Manila/Singapore: India will review a policy preference for domestically-manufactured electronic goods after business groups called for it to be withdrawn and companies raised concerns on procurement of security-sensitive products.
The so-called preferential market access (PMA) policy will be recalibrated and presented to the cabinet, according to a statement posted on Prime Minister Manmohan Singh’s website on Monday. The department of electronics and information technology will submit the revised policy within four weeks, it said.
The American Chamber of Commerce in India, Japan Information Technology Service Industry Association and the US-India Business Council were among 35 business groups that asked the government in April to rescind the policy, saying it may violate India’s obligations to the World Trade Organization if applied to private companies.
Concerns have been raised in many quarters on different aspects of the PMA policy, particularly policy relating to procurement by the private sector for electronic products with security implications, according to the statement. The revised proposal on PMA in the private sector for security related products will not have domestic manufacturing requirements, percentage based or otherwise.
The new proposal will include a detailed provision for project and product sector specific security standards, alternative modes of security certification, and a road map for buildup of domestic testing capacity, the government said in the statement.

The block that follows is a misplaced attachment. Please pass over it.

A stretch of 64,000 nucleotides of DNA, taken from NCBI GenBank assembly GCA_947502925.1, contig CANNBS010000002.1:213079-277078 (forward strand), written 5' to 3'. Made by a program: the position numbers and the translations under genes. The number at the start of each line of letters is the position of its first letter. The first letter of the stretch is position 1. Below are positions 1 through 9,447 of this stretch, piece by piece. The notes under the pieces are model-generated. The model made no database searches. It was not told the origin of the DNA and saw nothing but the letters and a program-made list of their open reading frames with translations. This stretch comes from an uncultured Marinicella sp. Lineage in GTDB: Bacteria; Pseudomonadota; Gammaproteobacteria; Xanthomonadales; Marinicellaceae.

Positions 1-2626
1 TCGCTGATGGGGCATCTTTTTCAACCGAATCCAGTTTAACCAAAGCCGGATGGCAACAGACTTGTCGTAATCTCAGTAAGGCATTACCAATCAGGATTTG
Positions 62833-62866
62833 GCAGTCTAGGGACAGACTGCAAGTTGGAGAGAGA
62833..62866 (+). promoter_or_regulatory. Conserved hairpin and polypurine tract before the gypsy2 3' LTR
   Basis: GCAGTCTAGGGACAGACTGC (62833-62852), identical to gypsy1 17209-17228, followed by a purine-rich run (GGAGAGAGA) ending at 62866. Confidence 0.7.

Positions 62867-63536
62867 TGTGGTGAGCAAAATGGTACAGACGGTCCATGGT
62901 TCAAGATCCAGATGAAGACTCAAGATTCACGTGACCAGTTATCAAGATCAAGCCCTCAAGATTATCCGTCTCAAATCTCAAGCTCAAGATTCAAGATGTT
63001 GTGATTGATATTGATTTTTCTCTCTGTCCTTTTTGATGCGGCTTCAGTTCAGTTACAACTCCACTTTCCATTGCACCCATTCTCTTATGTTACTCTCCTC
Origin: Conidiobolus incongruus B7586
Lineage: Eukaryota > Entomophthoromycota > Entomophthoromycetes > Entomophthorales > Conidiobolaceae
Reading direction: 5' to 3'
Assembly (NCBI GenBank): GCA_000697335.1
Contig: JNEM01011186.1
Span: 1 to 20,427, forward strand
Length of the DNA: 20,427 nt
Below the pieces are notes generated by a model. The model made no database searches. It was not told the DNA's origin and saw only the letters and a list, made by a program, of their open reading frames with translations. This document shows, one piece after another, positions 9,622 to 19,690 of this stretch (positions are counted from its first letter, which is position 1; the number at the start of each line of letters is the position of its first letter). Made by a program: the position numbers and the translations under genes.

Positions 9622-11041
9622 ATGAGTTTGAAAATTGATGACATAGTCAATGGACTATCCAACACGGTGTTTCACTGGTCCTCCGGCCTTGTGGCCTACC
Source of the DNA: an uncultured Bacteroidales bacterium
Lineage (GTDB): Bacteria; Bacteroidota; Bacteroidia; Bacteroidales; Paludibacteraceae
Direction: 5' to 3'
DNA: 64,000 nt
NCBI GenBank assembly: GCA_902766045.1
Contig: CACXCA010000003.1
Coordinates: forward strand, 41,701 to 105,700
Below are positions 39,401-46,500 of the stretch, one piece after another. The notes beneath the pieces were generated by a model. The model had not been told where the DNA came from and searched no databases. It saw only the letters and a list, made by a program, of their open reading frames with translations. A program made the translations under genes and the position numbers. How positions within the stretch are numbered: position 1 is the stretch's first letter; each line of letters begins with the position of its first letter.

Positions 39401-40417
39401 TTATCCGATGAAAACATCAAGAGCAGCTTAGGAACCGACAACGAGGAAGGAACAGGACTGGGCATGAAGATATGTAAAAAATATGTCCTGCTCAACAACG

A top US information technology advocacy organization welcomed the government’s decision to review the PMA policy and said it is hopeful it would lead to the country adopting global approaches to its procurement policies. “There’s good news from New Delhi today as the government of India has opted to take a closer look at its controversial policy designed to compel foreign companies to manufacture electronic products in India if they want to sell there,” John Neuffer, senior vice-president Global Policy, of the Informational Technology Industry Council (ITIC) said on Monday.
ITIC has American firms like Google, AOL, Microsoft, IBM and Microsoft as its members.
“Isolation ignores innovation, freezes opportunity, and drives a stake through the heart of economic growth. That’s why we welcome the government’s decision to revisit and review the entire policy, including to hold in abeyance the application of its PMA policy to private-sector procurements,” Neuffer said. “We believe the kind of market-based incentives that gave rise to India’s global leaders in software and services should be the foundation of its effort to build an ICT manufacturing sector. This open approach would help to drive lasting economic strength,” he said. BLOOMBERG & PTI